doi:10.1089/ten.tea.2011.0022
PMCID: PMC3246410  PMID: 21902604
4.  Mapping Genetic Variants Associated with Beta-Adrenergic Responses in Inbred Mice 
PLoS ONE  2012;7(7):e41032.
β-blockers and β-agonists are primarily used to treat cardiovascular diseases. Inter-individual variability in response to both drug classes is well recognized, yet the identity and relative contribution of the genetic players involved are poorly understood. This work is the first genome-wide association study (GWAS) addressing the values and susceptibility of cardiovascular-related traits to a selective β1-blocker, Atenolol (ate), and a β-agonist, Isoproterenol (iso). The phenotypic dataset consisted of 27 highly heritable traits, each measured across 22 inbred mouse strains and four pharmacological conditions. The genotypic panel comprised 79922 informative SNPs of the mouse HapMap resource. Associations were mapped by Efficient Mixed Model Association (EMMA), a method that corrects for the population structure and genetic relatedness of the various strains. A total of 205 separate genome-wide scans were analyzed. The most significant hits include three candidate loci related to cardiac and body weight, three loci for electrocardiographic (ECG) values, two loci for the susceptibility of atrial weight index to iso, four loci for the susceptibility of systolic blood pressure (SBP) to perturbations of the β-adrenergic system, and one locus for the responsiveness of QTc (p<10−8). An additional 60 loci were suggestive for one or the other of the 27 traits, while 46 others were suggestive for one or the other drug effects (p<10−6). Most hits tagged unexpected regions, yet at least two loci for the susceptibility of SBP to β-adrenergic drugs pointed at members of the hypothalamic-pituitary-thyroid axis. Loci for cardiac-related traits were preferentially enriched in genes expressed in the heart, while 23% of the testable loci were replicated with datasets of the Mouse Phenome Database (MPD). Altogether these data and validation tests indicate that the mapped loci are relevant to the traits and responses studied.
doi:10.1371/journal.pone.0041032
PMCID: PMC3409184  PMID: 22859963
5.  EH-myomesin splice isoform is a novel marker for dilated cardiomyopathy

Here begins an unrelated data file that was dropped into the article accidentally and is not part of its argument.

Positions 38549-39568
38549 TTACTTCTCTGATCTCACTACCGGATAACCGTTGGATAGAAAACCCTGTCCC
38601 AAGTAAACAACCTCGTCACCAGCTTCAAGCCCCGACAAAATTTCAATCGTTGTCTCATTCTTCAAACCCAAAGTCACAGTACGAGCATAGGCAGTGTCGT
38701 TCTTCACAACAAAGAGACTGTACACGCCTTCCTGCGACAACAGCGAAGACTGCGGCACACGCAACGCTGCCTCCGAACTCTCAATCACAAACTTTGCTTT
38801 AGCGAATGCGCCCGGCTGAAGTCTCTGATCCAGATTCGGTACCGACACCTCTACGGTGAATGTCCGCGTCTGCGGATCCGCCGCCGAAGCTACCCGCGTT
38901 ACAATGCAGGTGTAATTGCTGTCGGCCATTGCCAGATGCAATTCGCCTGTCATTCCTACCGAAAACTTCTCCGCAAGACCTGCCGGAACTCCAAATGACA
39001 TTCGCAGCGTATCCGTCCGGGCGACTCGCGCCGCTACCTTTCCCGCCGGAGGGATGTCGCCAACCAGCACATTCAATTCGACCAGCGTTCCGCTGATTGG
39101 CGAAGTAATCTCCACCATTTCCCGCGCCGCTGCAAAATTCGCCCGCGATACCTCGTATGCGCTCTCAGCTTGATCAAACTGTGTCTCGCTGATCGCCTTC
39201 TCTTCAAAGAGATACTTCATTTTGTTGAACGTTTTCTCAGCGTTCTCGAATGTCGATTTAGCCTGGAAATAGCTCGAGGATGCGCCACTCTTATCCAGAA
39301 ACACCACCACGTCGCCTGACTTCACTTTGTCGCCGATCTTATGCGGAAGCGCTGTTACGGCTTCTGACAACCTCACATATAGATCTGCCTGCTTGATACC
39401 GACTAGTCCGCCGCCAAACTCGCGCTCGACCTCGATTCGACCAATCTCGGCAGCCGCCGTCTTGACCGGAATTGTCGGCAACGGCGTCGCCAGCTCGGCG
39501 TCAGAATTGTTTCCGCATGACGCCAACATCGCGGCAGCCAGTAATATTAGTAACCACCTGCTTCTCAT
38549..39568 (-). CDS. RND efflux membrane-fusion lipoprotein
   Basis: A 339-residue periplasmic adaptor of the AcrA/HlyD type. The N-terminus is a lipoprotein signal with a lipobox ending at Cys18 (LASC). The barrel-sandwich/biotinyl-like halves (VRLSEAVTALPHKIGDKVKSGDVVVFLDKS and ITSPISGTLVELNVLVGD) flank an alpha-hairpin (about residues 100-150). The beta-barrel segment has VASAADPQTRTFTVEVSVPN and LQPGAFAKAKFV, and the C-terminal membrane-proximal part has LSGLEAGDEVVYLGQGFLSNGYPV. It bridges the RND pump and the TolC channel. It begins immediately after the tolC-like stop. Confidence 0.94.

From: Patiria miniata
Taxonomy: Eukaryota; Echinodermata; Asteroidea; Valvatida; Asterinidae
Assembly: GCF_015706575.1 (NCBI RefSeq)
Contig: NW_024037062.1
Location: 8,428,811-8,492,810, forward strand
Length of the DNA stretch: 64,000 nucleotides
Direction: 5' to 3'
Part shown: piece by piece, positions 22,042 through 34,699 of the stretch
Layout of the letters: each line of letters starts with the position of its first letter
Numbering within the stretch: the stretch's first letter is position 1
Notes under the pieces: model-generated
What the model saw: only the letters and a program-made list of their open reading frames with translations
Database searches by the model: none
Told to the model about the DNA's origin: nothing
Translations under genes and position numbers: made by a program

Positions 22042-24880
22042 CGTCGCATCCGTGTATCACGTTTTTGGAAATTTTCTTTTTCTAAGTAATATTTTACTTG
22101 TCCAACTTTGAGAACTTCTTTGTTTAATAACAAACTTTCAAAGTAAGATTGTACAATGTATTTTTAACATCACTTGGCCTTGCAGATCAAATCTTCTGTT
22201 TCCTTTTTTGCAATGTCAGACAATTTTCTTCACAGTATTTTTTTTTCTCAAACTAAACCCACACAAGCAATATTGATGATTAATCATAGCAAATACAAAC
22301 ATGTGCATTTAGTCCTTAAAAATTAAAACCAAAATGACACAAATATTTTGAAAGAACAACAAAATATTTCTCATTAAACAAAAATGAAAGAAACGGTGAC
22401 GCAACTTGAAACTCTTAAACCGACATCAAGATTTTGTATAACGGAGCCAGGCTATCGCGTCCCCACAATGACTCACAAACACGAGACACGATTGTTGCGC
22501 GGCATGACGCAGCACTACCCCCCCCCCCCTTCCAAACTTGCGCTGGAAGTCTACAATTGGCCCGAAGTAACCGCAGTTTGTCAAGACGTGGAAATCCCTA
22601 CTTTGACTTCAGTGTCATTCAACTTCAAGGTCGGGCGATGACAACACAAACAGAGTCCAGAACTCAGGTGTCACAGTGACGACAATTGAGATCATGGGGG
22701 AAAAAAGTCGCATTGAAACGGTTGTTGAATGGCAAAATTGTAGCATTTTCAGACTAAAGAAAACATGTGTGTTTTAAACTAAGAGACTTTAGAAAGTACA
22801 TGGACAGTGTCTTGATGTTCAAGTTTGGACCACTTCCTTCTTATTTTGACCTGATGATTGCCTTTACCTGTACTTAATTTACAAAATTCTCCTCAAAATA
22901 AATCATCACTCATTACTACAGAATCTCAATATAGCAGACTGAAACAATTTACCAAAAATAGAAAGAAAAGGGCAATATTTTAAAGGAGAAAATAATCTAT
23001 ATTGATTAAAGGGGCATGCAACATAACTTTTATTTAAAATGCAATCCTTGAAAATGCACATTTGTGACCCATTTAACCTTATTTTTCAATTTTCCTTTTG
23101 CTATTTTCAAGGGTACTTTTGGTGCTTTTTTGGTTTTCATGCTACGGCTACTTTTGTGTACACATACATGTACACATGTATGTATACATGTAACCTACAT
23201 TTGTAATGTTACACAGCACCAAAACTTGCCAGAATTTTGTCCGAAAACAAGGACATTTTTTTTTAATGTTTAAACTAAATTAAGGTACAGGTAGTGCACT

Basic Research in Cardiology  2010;106(2):233-247.
The M-band is the prominent cytoskeletal structure that cross-links the myosin and titin filaments in the middle of the sarcomere. To investigate M-band alterations in heart disease, we analyzed the expression of its main components, proteins of the myomesin family, in mouse and human cardiomyopathy. Cardiac function was assessed by echocardiography and compared to the expression pattern of myomesins evaluated with RT-PCR, Western blot, and immunofluorescent analysis. Disease progression in transgenic mouse models for dilated cardiomyopathy (DCM) was accompanied by specific M-band alterations. The dominant splice isoform in the embryonic heart, EH-myomesin, was strongly up-regulated in the failing heart and correlated with a decrease in cardiac function (R = −0.86). In addition, we have analyzed the expressions of myomesins in human myocardial biopsies (N = 40) obtained from DCM patients, DCM patients supported by a left ventricular assist device (LVAD), hypertrophic cardiomyopathy (HCM) patients and controls. Quantitative RT-PCR revealed that the EH-myomesin isoform was up-regulated 41-fold (P < 0.001) in the DCM patients compared to control patients. In DCM hearts supported by a LVAD and HCM hearts, the EH-myomesin expression was comparable to controls. Immunofluorescent analyses indicate that EH-myomesin was enhanced in a cell-specific manner, leading to a higher heterogeneity of the myocytes’ cytoskeleton through the myocardial wall. We suggest that the up-regulation of EH-myomesin denotes an adaptive remodeling of the sarcomere cytoskeleton in the dilated heart and might serve as a marker for DCM in mouse and human myocardium.